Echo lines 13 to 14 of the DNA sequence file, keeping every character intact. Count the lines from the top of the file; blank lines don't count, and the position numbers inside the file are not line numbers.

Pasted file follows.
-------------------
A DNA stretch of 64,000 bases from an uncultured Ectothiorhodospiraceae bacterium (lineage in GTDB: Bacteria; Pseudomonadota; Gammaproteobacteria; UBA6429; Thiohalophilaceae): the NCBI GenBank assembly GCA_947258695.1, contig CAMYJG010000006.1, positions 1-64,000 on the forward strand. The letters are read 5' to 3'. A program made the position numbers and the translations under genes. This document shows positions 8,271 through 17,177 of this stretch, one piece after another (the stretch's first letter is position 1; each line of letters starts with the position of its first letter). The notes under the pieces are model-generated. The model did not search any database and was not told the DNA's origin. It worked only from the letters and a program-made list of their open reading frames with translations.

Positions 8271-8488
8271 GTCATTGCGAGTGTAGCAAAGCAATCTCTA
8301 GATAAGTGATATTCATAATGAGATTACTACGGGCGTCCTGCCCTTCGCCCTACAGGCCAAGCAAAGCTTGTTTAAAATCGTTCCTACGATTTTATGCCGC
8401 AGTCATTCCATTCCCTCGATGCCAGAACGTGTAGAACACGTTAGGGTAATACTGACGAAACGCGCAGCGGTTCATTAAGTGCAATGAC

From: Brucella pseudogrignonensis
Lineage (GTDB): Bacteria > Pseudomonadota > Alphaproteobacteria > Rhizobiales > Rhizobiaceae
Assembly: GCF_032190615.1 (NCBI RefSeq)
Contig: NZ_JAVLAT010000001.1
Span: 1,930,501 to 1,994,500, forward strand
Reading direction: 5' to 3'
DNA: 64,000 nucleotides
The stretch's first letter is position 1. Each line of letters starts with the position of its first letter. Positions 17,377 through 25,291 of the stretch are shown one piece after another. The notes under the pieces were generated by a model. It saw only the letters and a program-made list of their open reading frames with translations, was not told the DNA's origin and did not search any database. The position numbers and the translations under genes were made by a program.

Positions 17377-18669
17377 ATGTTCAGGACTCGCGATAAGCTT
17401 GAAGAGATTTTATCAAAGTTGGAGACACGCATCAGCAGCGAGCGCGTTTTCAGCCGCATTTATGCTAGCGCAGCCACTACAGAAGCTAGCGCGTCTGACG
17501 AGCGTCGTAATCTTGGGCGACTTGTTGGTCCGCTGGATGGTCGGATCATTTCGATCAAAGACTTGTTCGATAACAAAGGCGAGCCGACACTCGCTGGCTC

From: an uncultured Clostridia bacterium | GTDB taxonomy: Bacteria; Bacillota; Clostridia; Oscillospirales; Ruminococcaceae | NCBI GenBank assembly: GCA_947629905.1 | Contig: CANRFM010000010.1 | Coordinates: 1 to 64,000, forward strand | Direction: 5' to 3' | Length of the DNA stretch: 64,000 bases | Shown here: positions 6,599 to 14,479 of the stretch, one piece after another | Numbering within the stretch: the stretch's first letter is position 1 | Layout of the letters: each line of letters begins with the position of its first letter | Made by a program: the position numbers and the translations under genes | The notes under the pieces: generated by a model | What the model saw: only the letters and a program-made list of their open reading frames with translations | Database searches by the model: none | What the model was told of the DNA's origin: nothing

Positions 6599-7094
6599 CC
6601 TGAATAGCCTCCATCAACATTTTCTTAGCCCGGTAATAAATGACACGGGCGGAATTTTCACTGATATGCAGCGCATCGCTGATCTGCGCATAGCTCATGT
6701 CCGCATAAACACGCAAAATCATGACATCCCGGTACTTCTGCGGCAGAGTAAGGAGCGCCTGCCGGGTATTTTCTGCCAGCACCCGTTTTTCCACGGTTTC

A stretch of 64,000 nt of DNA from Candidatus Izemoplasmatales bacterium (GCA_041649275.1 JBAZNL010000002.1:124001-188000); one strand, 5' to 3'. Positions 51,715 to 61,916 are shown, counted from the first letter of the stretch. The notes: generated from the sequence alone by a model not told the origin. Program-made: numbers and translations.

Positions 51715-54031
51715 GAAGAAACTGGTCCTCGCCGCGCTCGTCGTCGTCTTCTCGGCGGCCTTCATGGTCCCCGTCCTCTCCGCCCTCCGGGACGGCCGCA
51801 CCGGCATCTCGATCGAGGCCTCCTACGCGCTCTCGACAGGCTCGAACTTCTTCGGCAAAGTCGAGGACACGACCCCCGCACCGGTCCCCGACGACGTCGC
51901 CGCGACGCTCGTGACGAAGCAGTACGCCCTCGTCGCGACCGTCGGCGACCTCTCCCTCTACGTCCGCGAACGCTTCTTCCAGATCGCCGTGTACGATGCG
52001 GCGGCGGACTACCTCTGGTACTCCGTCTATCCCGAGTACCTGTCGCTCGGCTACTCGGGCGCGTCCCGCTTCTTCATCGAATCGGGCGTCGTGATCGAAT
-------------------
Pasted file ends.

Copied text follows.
The stretch's first letter is position 1. Each line of letters starts with the position of its first letter. Positions 17,377 through 25,291 of the stretch are shown one piece after another. The notes under the pieces were generated by a model. It saw only the letters and a program-made list of their open reading frames with translations, was not told the DNA's origin and did not search any database. The position numbers and the translations under genes were made by a program.

Positions 17377-18669